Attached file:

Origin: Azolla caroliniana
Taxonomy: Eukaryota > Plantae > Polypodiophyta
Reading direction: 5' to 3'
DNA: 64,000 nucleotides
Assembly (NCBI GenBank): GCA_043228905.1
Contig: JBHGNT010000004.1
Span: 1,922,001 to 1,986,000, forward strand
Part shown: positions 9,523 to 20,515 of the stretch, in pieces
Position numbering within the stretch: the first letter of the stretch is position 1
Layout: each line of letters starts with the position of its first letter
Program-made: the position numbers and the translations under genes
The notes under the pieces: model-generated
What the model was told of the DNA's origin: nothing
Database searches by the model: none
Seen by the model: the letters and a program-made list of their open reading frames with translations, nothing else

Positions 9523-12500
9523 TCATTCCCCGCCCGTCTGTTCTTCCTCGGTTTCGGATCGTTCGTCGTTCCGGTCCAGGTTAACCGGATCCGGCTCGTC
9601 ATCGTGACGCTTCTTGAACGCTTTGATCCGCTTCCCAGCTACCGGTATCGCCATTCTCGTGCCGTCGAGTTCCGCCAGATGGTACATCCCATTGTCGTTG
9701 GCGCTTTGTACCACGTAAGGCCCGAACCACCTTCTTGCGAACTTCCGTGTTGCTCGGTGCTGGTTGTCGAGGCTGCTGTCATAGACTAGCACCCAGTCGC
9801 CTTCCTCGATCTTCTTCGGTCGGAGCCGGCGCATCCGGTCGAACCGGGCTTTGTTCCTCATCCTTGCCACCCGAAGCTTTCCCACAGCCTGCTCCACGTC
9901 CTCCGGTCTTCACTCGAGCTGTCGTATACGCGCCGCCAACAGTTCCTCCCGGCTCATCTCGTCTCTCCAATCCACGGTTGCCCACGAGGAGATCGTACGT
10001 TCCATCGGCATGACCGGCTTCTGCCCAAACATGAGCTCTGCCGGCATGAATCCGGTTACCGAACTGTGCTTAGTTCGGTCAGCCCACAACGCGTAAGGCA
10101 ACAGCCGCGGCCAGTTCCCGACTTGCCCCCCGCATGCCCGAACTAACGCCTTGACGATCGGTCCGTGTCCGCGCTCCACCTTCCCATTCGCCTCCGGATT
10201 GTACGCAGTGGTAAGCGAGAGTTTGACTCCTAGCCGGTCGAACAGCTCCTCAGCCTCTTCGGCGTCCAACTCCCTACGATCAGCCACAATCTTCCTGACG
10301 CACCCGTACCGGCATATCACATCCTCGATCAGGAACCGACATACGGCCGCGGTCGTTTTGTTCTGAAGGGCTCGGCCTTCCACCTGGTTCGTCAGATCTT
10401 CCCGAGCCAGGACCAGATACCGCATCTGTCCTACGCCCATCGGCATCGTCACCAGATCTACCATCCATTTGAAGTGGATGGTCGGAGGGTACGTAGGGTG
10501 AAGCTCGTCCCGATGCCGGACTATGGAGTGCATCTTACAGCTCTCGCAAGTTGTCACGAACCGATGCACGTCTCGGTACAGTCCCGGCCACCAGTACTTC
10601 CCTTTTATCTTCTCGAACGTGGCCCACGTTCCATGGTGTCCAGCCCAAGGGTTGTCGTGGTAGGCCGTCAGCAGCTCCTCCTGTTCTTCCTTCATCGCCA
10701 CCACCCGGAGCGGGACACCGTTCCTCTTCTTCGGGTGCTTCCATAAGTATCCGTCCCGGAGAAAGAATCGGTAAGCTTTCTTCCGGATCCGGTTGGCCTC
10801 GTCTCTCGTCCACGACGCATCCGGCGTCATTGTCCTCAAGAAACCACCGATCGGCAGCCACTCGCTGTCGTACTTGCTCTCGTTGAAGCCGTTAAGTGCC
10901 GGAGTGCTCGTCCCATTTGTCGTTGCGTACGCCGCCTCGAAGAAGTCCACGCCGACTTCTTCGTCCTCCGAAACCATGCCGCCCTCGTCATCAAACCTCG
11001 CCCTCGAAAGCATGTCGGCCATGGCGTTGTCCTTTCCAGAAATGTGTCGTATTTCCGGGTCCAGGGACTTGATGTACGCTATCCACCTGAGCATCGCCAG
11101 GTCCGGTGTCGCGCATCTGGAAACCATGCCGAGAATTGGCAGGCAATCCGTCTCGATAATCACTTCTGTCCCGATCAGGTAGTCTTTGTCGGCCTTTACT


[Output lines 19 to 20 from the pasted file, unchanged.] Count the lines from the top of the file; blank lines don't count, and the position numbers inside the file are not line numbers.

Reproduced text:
9701 GCGCTTTGTACCACGTAAGGCCCGAACCACCTTCTTGCGAACTTCCGTGTTGCTCGGTGCTGGTTGTCGAGGCTGCTGTCATAGACTAGCACCCAGTCGC
9801 CTTCCTCGATCTTCTTCGGTCGGAGCCGGCGCATCCGGTCGAACCGGGCTTTGTTCCTCATCCTTGCCACCCGAAGCTTTCCCACAGCCTGCTCCACGTC